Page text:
Visa Europe Buy, Buyback Program Are Feathers in Visa’s Cap


Sep. 2 2016, Updated 9:04 a.m. ET

Visa Europe integration

Visa (V) completed the acquisition transaction of Visa Europe on June 21, 2016. The company realized a $1.9 billion loss related to the Visa Europe framework agreement fiscal 3Q16.[1. ended June 30, 2016]

Despite the Brexit referendum, Visa can expect a great deal of consistency in integrating Visa Europe. The company also updated its forecast on Visa Europe, expecting it to add 2%–3% to EPS (earnings per share) accretion and thus, double-digit EPS growth despite a 4% negative foreign currency impact.

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Debt funding

For the partial funding of the acquisition, Visa (V) took on $16 billion in debt. The company has a debt-to-equity ratio of 54%, higher than the industry average of 40%. The notes are issued at fixed rates of interest ranging from 1.2%–4.8%, with maturities between two and 30 years.

Visa’s management plans to raise further debt of at least $2 billion before the end of 2016. This would fund the stock buyback. as announced by the company to offset the dilution from preferred stock issued in the acquisition transaction.

The company’s management believes Visa Europe’s income will offset the debt interest for fiscal 4Q16. Visa’s management continues to see a 7%–8% net revenue growth on a constant dollar basis, even with a 3% foreign currency impact.

Balance sheet

Visa’s total balance sheet stood at $64 billion on June 30, 2016, which marked the end of fiscal 3Q16. This compares to $39.3 billion in fiscal 4Q15. The company generated free cash flows of $7 billion in fiscal 2015. Visa deploys cash for dividends, share repurchases, investments in technology, and expansion plans. Visa is also engaged in repurchasing its own shares.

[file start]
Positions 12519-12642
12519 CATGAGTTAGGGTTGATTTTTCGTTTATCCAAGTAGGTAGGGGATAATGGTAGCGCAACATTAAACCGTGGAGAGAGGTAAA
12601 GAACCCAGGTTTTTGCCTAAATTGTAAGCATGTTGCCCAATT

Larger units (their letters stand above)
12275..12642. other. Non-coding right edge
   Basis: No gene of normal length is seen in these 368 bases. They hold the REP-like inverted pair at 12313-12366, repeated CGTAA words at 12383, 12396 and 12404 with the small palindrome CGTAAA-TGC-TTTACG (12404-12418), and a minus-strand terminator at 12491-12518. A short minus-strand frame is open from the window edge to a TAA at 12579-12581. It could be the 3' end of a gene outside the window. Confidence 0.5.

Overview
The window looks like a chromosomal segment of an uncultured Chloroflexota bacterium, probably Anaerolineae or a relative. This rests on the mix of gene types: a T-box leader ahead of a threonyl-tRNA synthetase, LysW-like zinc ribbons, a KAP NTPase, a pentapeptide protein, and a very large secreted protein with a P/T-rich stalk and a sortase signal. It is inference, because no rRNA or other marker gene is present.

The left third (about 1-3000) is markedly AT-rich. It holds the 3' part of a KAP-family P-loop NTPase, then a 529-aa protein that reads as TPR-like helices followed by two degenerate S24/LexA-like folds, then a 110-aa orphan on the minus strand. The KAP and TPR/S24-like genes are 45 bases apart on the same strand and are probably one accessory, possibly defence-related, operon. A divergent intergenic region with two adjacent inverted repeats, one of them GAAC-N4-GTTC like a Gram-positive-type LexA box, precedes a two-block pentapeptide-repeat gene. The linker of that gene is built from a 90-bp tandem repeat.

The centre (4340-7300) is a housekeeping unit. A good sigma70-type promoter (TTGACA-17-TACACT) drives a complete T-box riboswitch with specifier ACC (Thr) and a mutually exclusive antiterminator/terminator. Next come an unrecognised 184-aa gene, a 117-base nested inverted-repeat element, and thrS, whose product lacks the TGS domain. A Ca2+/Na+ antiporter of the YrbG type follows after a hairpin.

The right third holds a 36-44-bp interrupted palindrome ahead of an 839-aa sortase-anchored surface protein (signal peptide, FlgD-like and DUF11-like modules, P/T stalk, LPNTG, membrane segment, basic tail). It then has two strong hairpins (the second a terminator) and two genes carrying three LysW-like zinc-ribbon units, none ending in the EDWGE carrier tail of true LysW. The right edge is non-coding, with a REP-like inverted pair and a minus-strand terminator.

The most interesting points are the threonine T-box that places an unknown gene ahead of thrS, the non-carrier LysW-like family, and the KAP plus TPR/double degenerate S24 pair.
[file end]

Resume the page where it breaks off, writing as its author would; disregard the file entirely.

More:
Before incorporating debt for acquisition, Visa was a debt-free entity. Here’s how some of Visa’s peers in the payment-processing industry have fared with their leverage figures in the last fiscal year:

  • Mastercard (MA): 22%
  • American Express (AXP): 513%
  • Discover Financial Services (DFS): 203%

Together, these companies account for 2.3% of the Technology Select Sector SPDR ETF (XLK).

Visa had cash, cash equivalents, and available-for-sale investment securities of $12.4 billion on June 30, 2016. As a result of the Visa Europe acquisition, Visa expects to take a restructuring charge in fiscal 4Q16 to resize its global cost structure.

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Repurchase program extension

Visa (V) announced a new $5 billion share repurchase program, which increases the total available for share repurchases to $7.3 billion. Visa has been buying its stock back at an accelerated pace for the past two quarters in anticipation of the transaction’s closing.

Visa plans to continue buying at this pace until it has repurchased sufficient stock to offset the impact of preferred stock issued to Visa Europe members. The company’s management expects the buyback program to be completed by the end of fiscal 1Q18.

During fiscal 3Q16, Visa repurchased 21.7 million units of common stock at an average price of $77.53 per share, using $1.7 billion of cash on hand. In the fiscal year-to-date through June 30, 2016, the company repurchased 71.6 million units of its common stock at an average price of $76.09 per share, using $5.5 billion of cash on hand.


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